Stress seems to be a constant, especially these days, and some of us find stress easier to manage than others. But how we handle stress can make all the difference—not only for us, but for our children as well.  

Past studies have shown that a mother’s stress levels make it harder to bond with and interact with her baby—they can also have a negative effect on her child’s brain development, affecting the outcomes of her children’s learning. But a recent study published in the Journal of Developmental and Behavioral Pediatrics indicates that how a mother handles her stress (most notably, by having a growth mindset) can actually protect her baby from those consequences.  

How mindset matters

Lead researchers Mei Elansary​, MD, and Dana Charles McCoy, PhD, at Boston Children’s Hospital, interviewed 33 mothers with 12-month-old babies about their mindsets and stress levels. Then they used electroencephalography (EEG) to measure their babies’ brain activity. They found that high stress in mothers can lower the frequency, quality of patterns and strength of high frequency gamma and beta waves in the brains of their babies, which are associated with greater cognitive ability in later childhood—but only if the mother had a fixed mindset, believing that things cannot be changed. 

Fixed mindset vs. growth mindset

Mothers with a fixed mindset believe that no matter what they do or how hard they work, their children’s abilities are going to stay the same

But stressed mothers with a growth mindset, who believe abilities can be developed through work and effort, had babies who did not display changes on their EEG. Because there were no changes, the researchers concluded that babies raised by mothers with growth mindsets were more protected against high levels of stress and its negative effect on brain development.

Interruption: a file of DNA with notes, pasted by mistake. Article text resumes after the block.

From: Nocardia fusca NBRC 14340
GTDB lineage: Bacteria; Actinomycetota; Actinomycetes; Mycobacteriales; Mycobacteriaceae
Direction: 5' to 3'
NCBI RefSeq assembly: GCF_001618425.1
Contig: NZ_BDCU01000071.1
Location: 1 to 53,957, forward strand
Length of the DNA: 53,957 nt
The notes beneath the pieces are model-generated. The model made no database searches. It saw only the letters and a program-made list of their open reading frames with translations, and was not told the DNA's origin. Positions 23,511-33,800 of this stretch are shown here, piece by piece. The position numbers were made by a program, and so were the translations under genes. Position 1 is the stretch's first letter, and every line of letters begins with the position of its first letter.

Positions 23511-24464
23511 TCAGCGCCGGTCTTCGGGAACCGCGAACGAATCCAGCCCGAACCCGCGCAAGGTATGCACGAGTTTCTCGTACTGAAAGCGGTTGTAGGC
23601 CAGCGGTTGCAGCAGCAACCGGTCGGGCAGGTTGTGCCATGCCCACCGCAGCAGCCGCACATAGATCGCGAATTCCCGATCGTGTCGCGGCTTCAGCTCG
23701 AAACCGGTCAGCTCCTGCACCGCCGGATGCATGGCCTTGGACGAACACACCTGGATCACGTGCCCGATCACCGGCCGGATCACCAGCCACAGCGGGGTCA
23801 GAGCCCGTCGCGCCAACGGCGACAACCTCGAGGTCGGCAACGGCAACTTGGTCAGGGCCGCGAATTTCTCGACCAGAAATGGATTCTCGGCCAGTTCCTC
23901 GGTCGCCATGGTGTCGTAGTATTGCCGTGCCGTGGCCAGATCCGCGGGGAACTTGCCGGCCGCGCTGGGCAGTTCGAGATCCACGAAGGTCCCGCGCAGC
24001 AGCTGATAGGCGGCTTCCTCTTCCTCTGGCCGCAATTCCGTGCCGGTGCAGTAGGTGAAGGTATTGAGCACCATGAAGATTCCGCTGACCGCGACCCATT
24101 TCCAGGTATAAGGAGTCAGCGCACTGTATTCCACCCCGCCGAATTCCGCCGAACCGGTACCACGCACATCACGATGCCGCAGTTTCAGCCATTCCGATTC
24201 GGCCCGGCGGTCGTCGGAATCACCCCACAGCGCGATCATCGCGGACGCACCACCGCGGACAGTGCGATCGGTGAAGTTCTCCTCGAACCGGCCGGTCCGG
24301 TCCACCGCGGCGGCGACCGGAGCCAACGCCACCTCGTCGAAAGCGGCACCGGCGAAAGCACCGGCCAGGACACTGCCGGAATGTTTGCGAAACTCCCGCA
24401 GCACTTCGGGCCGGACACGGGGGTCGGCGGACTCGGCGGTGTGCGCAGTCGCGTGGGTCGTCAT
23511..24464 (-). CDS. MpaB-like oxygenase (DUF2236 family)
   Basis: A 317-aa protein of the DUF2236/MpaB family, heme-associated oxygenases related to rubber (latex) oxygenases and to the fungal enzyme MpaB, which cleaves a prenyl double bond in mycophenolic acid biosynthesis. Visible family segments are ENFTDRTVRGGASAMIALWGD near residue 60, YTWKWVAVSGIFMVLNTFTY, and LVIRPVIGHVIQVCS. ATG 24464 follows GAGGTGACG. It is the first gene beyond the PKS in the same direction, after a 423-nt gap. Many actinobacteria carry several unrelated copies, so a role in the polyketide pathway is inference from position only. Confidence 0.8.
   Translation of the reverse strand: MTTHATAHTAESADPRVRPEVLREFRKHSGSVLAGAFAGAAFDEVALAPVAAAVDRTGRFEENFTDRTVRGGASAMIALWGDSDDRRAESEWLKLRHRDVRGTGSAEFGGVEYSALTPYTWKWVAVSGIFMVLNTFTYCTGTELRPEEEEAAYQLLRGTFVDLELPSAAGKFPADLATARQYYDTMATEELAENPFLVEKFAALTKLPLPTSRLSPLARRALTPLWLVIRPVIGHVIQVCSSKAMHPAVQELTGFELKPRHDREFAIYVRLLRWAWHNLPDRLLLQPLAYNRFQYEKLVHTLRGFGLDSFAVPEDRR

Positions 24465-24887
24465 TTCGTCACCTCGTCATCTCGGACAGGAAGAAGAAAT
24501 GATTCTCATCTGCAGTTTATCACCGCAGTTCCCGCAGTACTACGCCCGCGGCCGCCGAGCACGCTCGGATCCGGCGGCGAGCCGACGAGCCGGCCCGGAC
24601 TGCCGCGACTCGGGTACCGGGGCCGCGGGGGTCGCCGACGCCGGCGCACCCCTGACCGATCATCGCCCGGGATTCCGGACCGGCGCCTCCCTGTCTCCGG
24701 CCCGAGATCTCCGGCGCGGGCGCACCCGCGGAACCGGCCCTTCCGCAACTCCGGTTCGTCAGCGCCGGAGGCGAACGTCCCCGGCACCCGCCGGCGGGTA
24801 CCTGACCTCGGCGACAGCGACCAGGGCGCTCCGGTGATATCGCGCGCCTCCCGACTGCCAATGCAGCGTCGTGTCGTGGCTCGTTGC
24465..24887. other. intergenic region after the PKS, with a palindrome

A growth mindset benefits mothers too

Not only can a mama’s mindset mitigate the effects of stress on her baby’s brain function, but it can serve to buffer her own stress as well. 

In a meta study published in Clinical Psychology Review that incorporated results from over 17,000 research participants in 72 studies that spanned 31 years, researchers examined the link between growth mindset and mental health. They observed that a growth-oriented mindset was associated with fewer symptoms of anxiety, depression, psychological stress or just feelin’ blue, implying that a growth mindset could buffer against the fallout from negative events and difficult situations in life.

That said, the lead researchers note that merely having a growth mindset isn’t going to simply erase the barriers that many new parents come up against, such as a lack of paid leave, costly childcare and reduced access to early childhood education, health and nutrition in some places.

“We need to advocate for interventions that support growth mindsets, but at the same time, we need to acknowledge that there are huge systemic stressors and barriers placed on new parents, especially in the first year of children’s lives,” says Dr. McCoy. “Growth mindsets are not going to solve those.”

How to adopt a growth mindset

Still, much can be gleaned and no harm done by adopting a growth mindset. 

The Boston study was the first to bring to light that as early as infancy, mindsets can affect outcomes. Since the developing nervous system of a baby is susceptible to stress, it’s never too early to encourage mothers to have a growth mindset that can help mitigate the negative effects and ensure that their children’s neurodevelopment is protected and optimized. 

That may look like working with a therapist or counselor to help shift negative thinking by analyzing your internal dialogue, starting a gratitude practice, celebrating small victories and leaning into new challenges, as an example. Instilling a growth mindset in kids starts with building up their confidence and helping them embrace challenges.

Helping mothers—and parents in general—understand that their and their children’s abilities are not fixed and can be developed is a simple and affordable investment in their baby’s development, instilling the beginnings of a hopeful and empowering outlook.


Burnette JL, Knouse LE, Vavra DT, O’Boyle E, Brooks MA. Growth mindsets and psychological distress: A meta-analysis. Clinical Psychology Review. 2020;77. doi:10.1016/j.cpr.2020.101816.

Dweck CS, Leggett EL. A social-cognitive approach to motivation and personality. Psychological Review. 1988;95(2):256–273. doi:10.1037/0033-295X.95.2.256

Elansary M, Pierce L, Wei W, Mccoy D, Zuckerman B, Charles N. Maternal Stress and Early Neurodevelopment: Exploring the Protective Role of Maternal Growth Mindset. Journal of Developmental & Behavioral Pediatrics. 2021. doi:10.1097/DBP.0000000000000998. 

Talge NM, Neal C, Glover V. Antenatal maternal stress and long-term effects on child neurodevelopment: how and why?. Journal of Child Psychology and Psychiatry. 2007;48(3-4):245-261. doi:10.1111/j.1469-7610.2006.01714.x